3) When I arrived on the first day things were very chaotic - they were really a "hot mess." We were immediately connected with the HS1 (USCG equivalent of a HM1) that had been there from day 1. He gave us a brief on what was going on. After he finished, he came up to me and gave me a big hug and thanked me for being there. He showed me the other corpsman that had been there with him from the beginning. They both expressed interest in talking later. He also mentioned to me that there was another chaplain and that I should connect with him. I began walking around and found the other chaplain - turns out he is from the same denomination (AG) as I, and we knew each other from previous training and meetings. He told me that there was another chaplain that I might know outside. When I found the other chaplain I was surprised to see that he was a buddy from seminary - also an AG chaplain. As the day carried on I continued to feel somewhat overwhelmed - but stayed people- and mission-focused. Another chaplain showed up at the end of the day. He was another AG chaplain and another buddy from seminary. God has a funny way of doing things. Knowing that out of all that chaplains that could have been there - mixed with the fact that we only have about 25 or 30 AG chaplains in the Navy - the only four that made it to the Haitian Coast Guard following the most devastating earthquake that they have experienced - all four of them were AG chaplains who were buddies (not to mention - all former USMC enlisted). This being the first time I have ever experienced anything close to this magnitude - I really needed something. God provided in a miraculously way through old friends and colleagues. This really gave me the extra boost, confidence and encouragement that I needed to carry out the plan of the day.

 

4) Everyone there thought that all of us were doctors. When I was approached - which was about every minute - I made sure that I let them know either through translator or my broken French and their broken English that I was a pastor not a doctor. For most this proved to be a positive thing. As word spread, people began to remember and recognize the chaplains or 'pastors' and would approach us for prayer either for themselves or for their injured family/friend. There were times where the person being prayed for seemed almost lifeless - however, wanting to facilitate regardless - I would always pray. There was one particular instance that I remember when I was outside. An elderly man approached me to pray for his wife. As I approached her I noticed that she was one of these who seemed almost lifeless - definitely unresponsive. As I knelt to pray, I began to feel God place words to pray - I had no interpreter but I didn't let that stop me. As I began to pray, I placed my hands on the lady. Others around bowed their head and listened silently. About half way through the prayer I was about to stop - thinking that she really couldn't understand me and I wanted to be able to move on to the next person. About that time, her hands began to rise toward the sky as she began to mutter what I only assume was her own prayer. When this happened I couldn't help but to keep praying. When we finished she opened her eyes and I gave her a hug. As I got up to leave her husband cornered me and happily shook my hand and patted me on the back saying, "Thank you, thank you." As I walked away I felt God speak to my heart telling me to never give up and to always let my prayers be heard.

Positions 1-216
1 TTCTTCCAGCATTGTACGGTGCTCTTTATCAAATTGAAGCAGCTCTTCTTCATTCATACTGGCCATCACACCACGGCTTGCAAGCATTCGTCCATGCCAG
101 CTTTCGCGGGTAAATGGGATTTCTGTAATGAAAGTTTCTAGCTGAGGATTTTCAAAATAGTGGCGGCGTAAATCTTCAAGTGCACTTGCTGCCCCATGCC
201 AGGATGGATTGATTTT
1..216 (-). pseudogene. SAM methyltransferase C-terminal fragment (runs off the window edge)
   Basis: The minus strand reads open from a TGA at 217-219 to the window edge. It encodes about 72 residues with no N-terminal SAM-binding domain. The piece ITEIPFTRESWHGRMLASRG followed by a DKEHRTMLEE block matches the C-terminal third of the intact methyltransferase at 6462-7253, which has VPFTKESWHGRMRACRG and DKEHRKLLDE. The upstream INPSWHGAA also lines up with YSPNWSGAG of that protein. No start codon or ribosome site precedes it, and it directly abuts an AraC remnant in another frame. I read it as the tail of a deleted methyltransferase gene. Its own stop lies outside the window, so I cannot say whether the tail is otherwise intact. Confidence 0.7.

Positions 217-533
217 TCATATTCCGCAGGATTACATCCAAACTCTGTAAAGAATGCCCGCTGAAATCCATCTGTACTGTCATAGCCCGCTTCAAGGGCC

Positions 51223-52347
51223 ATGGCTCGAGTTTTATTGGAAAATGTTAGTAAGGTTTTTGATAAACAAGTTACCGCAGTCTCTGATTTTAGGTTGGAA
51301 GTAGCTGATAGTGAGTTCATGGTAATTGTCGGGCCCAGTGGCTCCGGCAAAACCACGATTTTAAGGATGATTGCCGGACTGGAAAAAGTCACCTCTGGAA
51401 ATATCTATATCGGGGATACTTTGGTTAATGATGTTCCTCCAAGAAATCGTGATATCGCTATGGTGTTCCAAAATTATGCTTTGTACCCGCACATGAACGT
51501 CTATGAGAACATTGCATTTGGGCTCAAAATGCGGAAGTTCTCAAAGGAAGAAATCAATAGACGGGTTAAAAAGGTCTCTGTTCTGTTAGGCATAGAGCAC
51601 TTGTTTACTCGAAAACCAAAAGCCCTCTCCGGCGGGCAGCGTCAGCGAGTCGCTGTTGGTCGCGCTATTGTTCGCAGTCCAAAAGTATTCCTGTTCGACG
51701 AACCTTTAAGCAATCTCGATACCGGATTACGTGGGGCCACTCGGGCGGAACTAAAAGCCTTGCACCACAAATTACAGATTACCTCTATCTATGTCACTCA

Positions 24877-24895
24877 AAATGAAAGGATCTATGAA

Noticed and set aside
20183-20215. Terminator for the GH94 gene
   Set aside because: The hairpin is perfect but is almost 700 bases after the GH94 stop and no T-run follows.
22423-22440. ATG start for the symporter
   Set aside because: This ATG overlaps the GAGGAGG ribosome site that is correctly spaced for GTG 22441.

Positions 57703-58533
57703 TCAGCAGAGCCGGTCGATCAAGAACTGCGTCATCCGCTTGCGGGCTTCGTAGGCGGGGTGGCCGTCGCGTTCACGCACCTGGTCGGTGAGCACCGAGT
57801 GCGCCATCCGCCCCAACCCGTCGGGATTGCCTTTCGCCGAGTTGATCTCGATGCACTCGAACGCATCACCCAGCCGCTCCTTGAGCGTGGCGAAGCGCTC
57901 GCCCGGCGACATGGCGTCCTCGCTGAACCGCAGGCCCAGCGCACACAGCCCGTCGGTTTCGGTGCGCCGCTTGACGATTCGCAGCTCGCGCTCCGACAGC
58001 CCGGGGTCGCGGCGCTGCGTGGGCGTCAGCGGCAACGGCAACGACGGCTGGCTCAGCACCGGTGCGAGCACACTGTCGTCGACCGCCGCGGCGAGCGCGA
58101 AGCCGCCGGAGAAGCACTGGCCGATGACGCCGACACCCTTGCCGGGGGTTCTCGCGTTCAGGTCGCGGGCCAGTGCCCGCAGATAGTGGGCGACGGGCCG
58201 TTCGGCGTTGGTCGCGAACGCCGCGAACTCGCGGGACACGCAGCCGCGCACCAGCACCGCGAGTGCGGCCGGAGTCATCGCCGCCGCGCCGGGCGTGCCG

5) As [AG] Chaplain Jerry Durham and I were walking around outside - Jerry pointed out an elderly woman that he had seen the day before lying under a tree. Her story was that she was the lone survivor of a nursing home that had collapsed. She had no one there to care for her. He told me that the day before he had asked them to IV her, but evidently it didn't happen. As we approached her I was taken aback. She was very old - probably the most frail person that I have ever seen. She was wearing a paper-thin pink nightgown. The only sign of life was her faint breathing. I knelt down to pray and as I did she grabbed my hand. This startled me a bit - but as I gently rolled her over - we made eye contact. I immediately began to pray. After I was done I tried to communicate with her to let her know that I would be back with help. I found a corpsman and had him bring IV fluid. We moved her up on the porch and into the shade by picking up the blanket that she was on. As doc worked on getting her IV, I knelt down to hold her hand. As he worked I was saying simple prayers - and again she made eye contact. I gently cupped her head with my hand and began 'petting' her and praying. In this moment I felt all alone with her, and even though I know she couldn't understand me, I felt as if she could.

 

 

Chaplain Williams and our other AG chaplains on location in Haiti are making a difference, as Williams' accounts show. Perhaps he's not impacting thousands of lives at a time, but each life he touches, one at a time, are lives touched with the love and care of Christ. It may seem like something "small," but for the individuals touched with this kind of compassion and care, nothing could be more significant.

To assist with the AG relief effort, click here.